My granny always said, “Waste not, want not, Epanon” (that was her nickname for me; cute, huh?) Well, I took her advice to heart, generally, and though at the time I rebelled against many of her non-wasting measures (like, washing out and reusing all plastic bags until they got holes – why, I resorted to poking holes in them deliberately, when she wasn't looking! just to get out of washing them!),
once I was keeping house for myself, I found that granny was right about lots of things, including that “waste not, want not” idea.
To argue that there can never be such a thing as parenting and people so good that they don't ever resort actively to hurting their own immediate family(!) is rank pessimism. Wherever we are on the scale of moral evolution today, we can always go up a rung tomorrow. Unless we prefer to turn away from growth and start claiming there are no more rungs, of course.
The recent release of the new Harry Potter book brings to mind some of the extremely strange things that people under the influence of the prevailing educational cult theory are wont to believe. One of the reasons many adults praise Harry Potter is that it gets children reading:
“It's wonderful to see kids so interested in reading,” said Susan Polk, manager of the bookstore. “It's a 750 page book and they still want it that much. That's exciting!”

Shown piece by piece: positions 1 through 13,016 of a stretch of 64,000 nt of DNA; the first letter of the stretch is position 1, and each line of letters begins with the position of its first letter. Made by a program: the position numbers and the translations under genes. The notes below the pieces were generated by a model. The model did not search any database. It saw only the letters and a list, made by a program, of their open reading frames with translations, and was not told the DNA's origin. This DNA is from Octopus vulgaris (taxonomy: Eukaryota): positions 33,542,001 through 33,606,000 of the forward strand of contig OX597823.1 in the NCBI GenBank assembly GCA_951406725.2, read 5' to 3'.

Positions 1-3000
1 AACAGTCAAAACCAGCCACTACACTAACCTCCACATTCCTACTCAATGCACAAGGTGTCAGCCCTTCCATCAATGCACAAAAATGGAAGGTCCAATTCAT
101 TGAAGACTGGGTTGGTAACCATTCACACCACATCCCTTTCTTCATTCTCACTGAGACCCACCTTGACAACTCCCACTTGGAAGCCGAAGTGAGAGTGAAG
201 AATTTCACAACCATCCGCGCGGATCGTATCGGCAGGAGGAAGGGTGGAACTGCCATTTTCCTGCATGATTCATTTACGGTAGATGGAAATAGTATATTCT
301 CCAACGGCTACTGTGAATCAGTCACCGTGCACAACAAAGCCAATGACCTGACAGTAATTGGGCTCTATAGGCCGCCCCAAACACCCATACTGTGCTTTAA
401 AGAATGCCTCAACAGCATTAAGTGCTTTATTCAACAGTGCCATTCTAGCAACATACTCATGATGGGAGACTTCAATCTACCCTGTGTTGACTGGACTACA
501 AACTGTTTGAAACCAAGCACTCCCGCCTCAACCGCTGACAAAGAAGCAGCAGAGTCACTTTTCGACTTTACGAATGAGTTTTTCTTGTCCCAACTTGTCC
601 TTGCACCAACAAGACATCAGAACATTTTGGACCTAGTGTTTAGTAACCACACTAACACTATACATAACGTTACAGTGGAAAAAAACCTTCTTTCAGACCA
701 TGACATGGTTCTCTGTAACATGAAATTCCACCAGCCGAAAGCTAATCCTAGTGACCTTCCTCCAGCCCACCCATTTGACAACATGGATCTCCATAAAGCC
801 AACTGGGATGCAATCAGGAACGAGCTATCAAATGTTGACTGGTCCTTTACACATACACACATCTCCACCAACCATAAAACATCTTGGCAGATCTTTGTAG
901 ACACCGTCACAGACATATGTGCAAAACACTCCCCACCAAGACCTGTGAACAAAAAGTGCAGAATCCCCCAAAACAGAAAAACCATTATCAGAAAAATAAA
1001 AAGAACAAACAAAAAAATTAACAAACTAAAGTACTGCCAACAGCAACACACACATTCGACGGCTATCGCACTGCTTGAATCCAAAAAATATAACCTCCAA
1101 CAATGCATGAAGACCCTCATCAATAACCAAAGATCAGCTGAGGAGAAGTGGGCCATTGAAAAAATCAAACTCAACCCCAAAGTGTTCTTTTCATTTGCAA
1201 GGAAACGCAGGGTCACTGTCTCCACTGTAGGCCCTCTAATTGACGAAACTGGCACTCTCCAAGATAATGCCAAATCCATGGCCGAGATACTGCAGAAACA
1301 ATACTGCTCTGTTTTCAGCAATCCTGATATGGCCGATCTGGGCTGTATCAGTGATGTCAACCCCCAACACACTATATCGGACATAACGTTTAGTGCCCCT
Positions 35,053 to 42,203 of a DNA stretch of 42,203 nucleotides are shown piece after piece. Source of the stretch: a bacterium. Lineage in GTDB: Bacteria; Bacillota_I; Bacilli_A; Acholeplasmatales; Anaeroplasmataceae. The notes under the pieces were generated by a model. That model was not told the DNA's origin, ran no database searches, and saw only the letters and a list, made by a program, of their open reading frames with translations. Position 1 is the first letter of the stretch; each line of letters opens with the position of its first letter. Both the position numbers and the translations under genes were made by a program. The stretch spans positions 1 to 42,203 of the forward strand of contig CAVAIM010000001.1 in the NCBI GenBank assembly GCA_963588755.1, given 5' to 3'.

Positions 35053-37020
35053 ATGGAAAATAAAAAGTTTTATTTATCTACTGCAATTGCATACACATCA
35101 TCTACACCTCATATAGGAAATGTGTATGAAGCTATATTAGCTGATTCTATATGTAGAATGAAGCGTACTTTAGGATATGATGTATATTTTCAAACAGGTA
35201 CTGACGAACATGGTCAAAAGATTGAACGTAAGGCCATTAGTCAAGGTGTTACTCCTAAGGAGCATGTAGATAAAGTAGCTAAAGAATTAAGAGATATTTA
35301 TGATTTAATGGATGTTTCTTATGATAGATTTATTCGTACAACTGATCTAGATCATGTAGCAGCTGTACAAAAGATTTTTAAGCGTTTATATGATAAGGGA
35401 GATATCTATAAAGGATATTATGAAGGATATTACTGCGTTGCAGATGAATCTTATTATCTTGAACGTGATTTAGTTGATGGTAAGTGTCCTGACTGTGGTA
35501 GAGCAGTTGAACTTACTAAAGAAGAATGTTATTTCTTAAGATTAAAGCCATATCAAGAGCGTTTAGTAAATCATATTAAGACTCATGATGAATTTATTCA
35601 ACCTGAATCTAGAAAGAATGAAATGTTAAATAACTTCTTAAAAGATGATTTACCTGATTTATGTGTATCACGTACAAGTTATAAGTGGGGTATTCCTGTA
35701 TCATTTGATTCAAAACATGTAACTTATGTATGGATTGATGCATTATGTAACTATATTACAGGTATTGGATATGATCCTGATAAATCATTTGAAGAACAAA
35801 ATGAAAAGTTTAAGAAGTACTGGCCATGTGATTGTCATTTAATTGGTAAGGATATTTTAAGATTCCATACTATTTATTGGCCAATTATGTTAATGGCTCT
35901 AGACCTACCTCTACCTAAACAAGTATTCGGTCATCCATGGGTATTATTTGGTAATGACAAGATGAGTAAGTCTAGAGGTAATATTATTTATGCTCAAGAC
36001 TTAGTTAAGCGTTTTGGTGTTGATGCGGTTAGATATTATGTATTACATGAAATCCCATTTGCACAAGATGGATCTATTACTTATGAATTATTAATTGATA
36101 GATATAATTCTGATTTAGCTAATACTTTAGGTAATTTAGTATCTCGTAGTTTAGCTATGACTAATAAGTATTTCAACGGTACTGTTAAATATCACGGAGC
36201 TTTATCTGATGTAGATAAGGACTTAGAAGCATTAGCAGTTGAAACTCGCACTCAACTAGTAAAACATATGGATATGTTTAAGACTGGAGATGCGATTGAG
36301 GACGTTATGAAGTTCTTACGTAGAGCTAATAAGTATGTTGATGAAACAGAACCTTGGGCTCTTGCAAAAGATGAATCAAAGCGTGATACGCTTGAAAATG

What is good about Harry Potter is not that it gets children reading, but that it is a jolly good read. Like many parents and teachers, Ms Polk apparently thinks that:
there is something inherently good in early reading that is independent of the early reader's wish to read
reading is not generally something that people of sound mind would choose to do for their own interest and pleasure
we need to get children reading
we should seek out books that “get children reading“ and ensure that children come into contact with said books
children need to be made to learn to read
children must read, and if they are not interested, they must be pressured to do so, for example, by threats, bribery, positive reinforcement, or by reducing their choices to two, where one of them is reading and the other is something unpleasant such as cleaning the toilet.
TCS parents reject all these ideas and don't think in terms of getting children reading at all. Instead, they take the view that getting children reading is a manipulative aim. “So what?”, you might ask. “Isn't it manipulating them into something good?” Not really. Even if it ‘works’, it is also manipulating them into the attitude that reading is something tedious and useless and difficult and painful now, even though it will help them in their distant future lives. And therefore, even in the rarely-realised case of a perfectly docile child, the resulting conflict in the child's mind, with the child preferring to do or think about X, but also wanting the conflicting end of satisfying the parent, is quite likely to be counterproductive. How do you feel when you sense that someone is leaning on you to do something? The natural reaction is to do the opposite. Even if it is something you would have wanted to do, being pressured to do it can cause you never to go down that path, or to lose any such desire that you already have. It is likely that at least a proportion of people who can read, but come out in a cold sweat at the suggestion that they might like to read a book, react like that precisely because they originally learned to read under pressure.